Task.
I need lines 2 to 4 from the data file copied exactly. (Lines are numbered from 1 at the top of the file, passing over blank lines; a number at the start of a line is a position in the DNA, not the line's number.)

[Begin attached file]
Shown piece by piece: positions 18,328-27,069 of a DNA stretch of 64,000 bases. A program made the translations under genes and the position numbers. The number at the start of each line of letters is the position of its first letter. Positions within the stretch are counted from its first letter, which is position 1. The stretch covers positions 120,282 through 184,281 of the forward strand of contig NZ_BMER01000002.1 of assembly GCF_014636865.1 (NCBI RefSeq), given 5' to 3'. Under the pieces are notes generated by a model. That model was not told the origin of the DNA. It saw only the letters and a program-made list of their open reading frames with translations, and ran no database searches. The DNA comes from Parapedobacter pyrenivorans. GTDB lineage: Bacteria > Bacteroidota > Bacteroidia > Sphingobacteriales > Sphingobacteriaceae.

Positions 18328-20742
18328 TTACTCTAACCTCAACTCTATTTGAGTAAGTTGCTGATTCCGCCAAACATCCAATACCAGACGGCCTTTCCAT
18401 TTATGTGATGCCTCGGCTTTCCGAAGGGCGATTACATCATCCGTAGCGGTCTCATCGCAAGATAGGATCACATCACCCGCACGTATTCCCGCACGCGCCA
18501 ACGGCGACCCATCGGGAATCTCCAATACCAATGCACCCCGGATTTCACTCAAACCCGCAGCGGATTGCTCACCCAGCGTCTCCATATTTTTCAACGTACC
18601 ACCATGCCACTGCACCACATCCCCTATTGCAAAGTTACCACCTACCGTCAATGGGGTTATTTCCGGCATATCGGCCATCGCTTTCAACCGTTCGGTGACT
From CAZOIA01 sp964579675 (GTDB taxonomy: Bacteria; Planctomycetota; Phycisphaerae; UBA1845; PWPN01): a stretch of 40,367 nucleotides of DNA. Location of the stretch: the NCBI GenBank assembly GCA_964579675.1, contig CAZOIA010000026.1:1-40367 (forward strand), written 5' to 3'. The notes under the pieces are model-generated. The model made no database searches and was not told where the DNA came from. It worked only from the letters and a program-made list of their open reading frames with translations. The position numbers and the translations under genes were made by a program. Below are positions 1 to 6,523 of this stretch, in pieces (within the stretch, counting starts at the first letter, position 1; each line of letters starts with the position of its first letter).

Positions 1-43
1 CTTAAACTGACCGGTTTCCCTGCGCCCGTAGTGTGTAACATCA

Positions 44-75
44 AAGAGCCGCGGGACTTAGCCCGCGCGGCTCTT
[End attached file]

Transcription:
Positions 18328-20742
18328 TTACTCTAACCTCAACTCTATTTGAGTAAGTTGCTGATTCCGCCAAACATCCAATACCAGACGGCCTTTCCAT
18401 TTATGTGATGCCTCGGCTTTCCGAAGGGCGATTACATCATCCGTAGCGGTCTCATCGCAAGATAGGATCACATCACCCGCACGTATTCCCGCACGCGCCA